Secondary (Exogenous ttt
ttt);
); more common (20 mg cortisol
daily/2weeks/year)

CAUSES: Stress SIGNS & SYMPTOMS


Conditions  Pallor
 GA  Weakness
 Surgical/Other  Nausia
trauma
 Rapid, weak or
 Infection impalpable pulse
 Other stress  Loss of consciousness
 Rapidly falling BP
Steroid Crisis Management

 Lay flat and raise legs


 Hydrocortisone 200mg i.v.
 Give oxygen
 Monitor VS
 Start BLS if necessary
 Consider other possible reasons for loss of
consciousness
 Ambulance & transfer to hospital
ASTHMA
Causes
 Anxiety
 Infection or exposure to
specific allergen
 Loss or forgetting to bring
Salbutamol inhaler
Asthma
Signs & Symptoms
 Breathlessness
 Expiratory wheezing may be
disguised as shallow breathing
 Rapid pulse over 110
 Accessory muscles of
respiration brought into use
 Cyanosis of mucous
membrane & nail beds
 Mental confusion
Asthma
Management
 Reassure the patient
 DO NOT lay the patient
flat
 Give the anti asthmatic
drug normally used
 Give oxygen
 Give Adrenaline
 Hydrocortisone 200 mg
i.v.
 Monitor VS
 If no response to
Salbutamol 500 mcg
i.m/s.c., CALL AN
Angina

 Acute chest pain which may


radiate to left arm or
shoulder
 Relieved by anti anginal
drug e.g. GTN 0.5mg
sublingually
 Aspirin 300mg
 If symptoms do not resolve
rapidly with administration
of GTN, consider it likely
that the patient has suffered
an MI
Myocardial Infarction

 Severe, crushing retro-


sternal pain
 Feeling of impending
death
 Weak or irregular pulse
 Pain may radiate to left
shoulder, arm or jaw
 Shock, loss of
consciousness
 Vomiting
Myocardial Infarction

 Place patient in a comfortable position


allowing easy breathing
 Send for an ambulance
 Give 50/50 Nitrous Oxide/Oxygen or
Oxygen only
 Aspirin 300mg
 Good pain control
 Constant reassurance
Cardiac Arrest
Causes
 Myocardial Infarction
 Hypoxia
 Anaesthetic overdose
 Anaphylaxis
 Severe hypotension
CARDIAC ARREST
Signs, Symptoms & Management

 Loss of consciousness
 Absence of arterial pulse
 “SUMMON HELP”
 Patient on flat, firm surface
 CLEAR AIRWAY (keep patent)
 Start CPR
 Defibrillation
 Transfer patient to hospital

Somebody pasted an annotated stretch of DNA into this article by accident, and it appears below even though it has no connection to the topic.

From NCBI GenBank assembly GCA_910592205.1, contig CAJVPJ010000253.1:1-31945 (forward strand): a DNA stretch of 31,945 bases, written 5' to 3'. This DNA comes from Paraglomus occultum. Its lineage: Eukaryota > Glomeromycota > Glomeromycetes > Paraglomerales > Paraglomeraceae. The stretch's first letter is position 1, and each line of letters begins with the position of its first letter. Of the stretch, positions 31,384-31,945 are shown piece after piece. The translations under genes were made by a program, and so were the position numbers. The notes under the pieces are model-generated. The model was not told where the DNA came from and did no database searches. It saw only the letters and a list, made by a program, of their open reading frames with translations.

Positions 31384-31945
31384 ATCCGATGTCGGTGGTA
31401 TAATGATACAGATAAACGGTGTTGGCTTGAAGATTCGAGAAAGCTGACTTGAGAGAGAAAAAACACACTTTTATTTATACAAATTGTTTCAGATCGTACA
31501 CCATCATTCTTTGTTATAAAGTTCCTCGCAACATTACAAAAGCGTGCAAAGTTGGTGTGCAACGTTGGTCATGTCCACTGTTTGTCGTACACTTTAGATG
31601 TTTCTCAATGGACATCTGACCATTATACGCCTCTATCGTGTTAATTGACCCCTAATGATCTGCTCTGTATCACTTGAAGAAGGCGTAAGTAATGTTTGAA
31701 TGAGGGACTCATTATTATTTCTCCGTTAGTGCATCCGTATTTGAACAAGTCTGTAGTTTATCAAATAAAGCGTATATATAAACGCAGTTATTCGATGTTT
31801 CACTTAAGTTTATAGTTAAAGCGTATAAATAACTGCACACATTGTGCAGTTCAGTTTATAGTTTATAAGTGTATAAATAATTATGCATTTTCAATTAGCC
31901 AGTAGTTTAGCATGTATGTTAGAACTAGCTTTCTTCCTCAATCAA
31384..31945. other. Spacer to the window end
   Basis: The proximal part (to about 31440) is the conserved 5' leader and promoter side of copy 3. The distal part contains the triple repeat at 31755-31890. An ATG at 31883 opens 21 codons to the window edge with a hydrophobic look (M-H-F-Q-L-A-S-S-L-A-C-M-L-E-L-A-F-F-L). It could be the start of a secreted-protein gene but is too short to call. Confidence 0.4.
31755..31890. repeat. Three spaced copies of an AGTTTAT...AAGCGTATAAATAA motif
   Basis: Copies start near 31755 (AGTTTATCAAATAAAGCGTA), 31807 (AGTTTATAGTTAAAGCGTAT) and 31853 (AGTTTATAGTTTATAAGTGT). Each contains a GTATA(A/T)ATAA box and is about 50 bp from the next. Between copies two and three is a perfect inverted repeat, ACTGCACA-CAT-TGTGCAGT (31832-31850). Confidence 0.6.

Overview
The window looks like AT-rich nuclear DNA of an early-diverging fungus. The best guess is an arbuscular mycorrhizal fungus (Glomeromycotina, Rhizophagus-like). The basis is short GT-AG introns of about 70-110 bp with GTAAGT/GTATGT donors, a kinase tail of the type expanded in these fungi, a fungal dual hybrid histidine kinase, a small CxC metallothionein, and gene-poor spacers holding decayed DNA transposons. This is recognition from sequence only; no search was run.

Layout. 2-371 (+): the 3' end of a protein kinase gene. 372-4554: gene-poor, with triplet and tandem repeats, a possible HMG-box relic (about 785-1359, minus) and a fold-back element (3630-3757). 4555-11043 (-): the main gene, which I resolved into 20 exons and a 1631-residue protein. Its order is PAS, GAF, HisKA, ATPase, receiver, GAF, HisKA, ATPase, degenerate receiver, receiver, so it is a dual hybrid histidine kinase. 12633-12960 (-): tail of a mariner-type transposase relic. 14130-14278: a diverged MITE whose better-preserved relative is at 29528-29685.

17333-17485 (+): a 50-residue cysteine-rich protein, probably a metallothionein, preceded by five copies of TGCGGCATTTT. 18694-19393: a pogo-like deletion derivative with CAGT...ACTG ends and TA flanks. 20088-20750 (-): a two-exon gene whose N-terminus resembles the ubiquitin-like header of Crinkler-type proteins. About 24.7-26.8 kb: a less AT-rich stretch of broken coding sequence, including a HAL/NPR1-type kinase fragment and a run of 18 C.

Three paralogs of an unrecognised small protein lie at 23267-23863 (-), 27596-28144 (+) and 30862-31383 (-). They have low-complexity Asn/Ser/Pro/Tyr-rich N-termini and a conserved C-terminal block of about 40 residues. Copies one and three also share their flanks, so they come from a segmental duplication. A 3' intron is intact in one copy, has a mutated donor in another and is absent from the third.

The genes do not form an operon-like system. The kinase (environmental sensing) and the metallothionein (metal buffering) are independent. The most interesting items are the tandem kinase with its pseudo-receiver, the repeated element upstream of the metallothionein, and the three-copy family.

STROKE (CVA)
(CVA)

 Severe Headache
 Weakness or Paralysis of arms
or legs of one side
 Unilateral Facial muscle
Paralysis
 Difficulty or inability to Speak
 Partial or Total Loss of
consciousness
 Patient is very anxious, needs
reassurance and transfer to
hospital immediately, BLS,
Supine Position BUT Head
slightly Elevated
CONVULSIONS (Epilepsy)
Grand mal, Petit mal (blank stare)

Predisposing factors:
 Anxiety
 Hunger
 Menstruation
 Alcohol
 External stimuli, flashing lights
etc
 Non compliance with
medications
Convulsions
Signs & Symptoms (Grand mal)

 Warning cry
 Immediate loss of consciousness
 Rigid (tonic phase)
 Widespread jerking (clonic
(clonic phase)
 Vomiting
 Flaccid after a few minutes
 Consciousness is regained after a variable
period
 Patient may remain confused
Convulsions
Management
 Prevent patients from damaging
themselves
 Place in Supine position
 Maintain patent airway
 No medications, await recovery
 Recovery position after fits have ceased
 Suctioning & Monitor VS
 Oxygen
 Reassure on recovery
 After fully recovered requires an escort
home
Status Epilepticus

 Continuous or repeated convulsions for 15


minutes (patient can have severe anoxia)
 Give 10mg Midazolam IV repeat if no
recovery within 10 minutes
 Maintain airway & give oxygen
 Call an ambulance, transfer to hospital
The Recovery Position
EMERGENCY KIT

 Telephone  Disposable needles


 Oxygen cylinder (23g)
 Laerdal pocket  Tourniquet
mask/Ambubag for
mask/Ambubag  Cannulae (20g)
hand ventilation  Portable suction
 Disposable airway equipment
(Sizes1--4) Guedel
(Sizes1  Sphygnomanometer/A
 Disposable syringes utomatic BP machine
(2,5,50 ml)  Pulse oximeter
DRUGS
 Adrenaline 1:1000, 0.5 ml ampoules
 Glyceryl trinitrate 500 mcg spray
 Aspirin 300 mg
 Hydrocortisone 100mg vials
 Chlorpheniramine 10 mg
 Salbutamol 100 mcg (metered inhaler)
 Morphine sulphate tablets 10 mg
 Midazolam 10 mg
 Glucagon 1 mg ampoules
 Glucose powder or dextrose injection
50%
Be Prepared

 Adequate training
 Protocols
 Medical history
 Prevention
 Checks& Updating